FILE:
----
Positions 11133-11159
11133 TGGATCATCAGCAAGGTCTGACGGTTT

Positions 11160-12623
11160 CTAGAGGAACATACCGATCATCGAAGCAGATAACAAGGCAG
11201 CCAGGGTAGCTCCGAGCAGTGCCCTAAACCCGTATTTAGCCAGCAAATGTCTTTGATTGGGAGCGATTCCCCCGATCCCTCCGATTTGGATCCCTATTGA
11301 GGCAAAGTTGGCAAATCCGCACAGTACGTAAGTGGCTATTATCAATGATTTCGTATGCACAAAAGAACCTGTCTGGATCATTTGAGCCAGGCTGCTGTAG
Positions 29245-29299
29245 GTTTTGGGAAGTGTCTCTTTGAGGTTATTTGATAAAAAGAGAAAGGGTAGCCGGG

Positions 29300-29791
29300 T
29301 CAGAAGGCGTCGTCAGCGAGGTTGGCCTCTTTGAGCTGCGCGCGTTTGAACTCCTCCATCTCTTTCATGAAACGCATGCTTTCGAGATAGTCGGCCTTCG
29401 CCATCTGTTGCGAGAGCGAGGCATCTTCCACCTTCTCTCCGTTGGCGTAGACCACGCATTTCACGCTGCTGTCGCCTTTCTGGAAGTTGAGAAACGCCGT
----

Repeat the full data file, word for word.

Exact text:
Positions 11133-11159
11133 TGGATCATCAGCAAGGTCTGACGGTTT

Positions 11160-12623
11160 CTAGAGGAACATACCGATCATCGAAGCAGATAACAAGGCAG
11201 CCAGGGTAGCTCCGAGCAGTGCCCTAAACCCGTATTTAGCCAGCAAATGTCTTTGATTGGGAGCGATTCCCCCGATCCCTCCGATTTGGATCCCTATTGA
11301 GGCAAAGTTGGCAAATCCGCACAGTACGTAAGTGGCTATTATCAATGATTTCGTATGCACAAAAGAACCTGTCTGGATCATTTGAGCCAGGCTGCTGTAG
Positions 29245-29299
29245 GTTTTGGGAAGTGTCTCTTTGAGGTTATTTGATAAAAAGAGAAAGGGTAGCCGGG

Positions 29300-29791
29300 T
29301 CAGAAGGCGTCGTCAGCGAGGTTGGCCTCTTTGAGCTGCGCGCGTTTGAACTCCTCCATCTCTTTCATGAAACGCATGCTTTCGAGATAGTCGGCCTTCG
29401 CCATCTGTTGCGAGAGCGAGGCATCTTCCACCTTCTCTCCGTTGGCGTAGACCACGCATTTCACGCTGCTGTCGCCTTTCTGGAAGTTGAGAAACGCCGT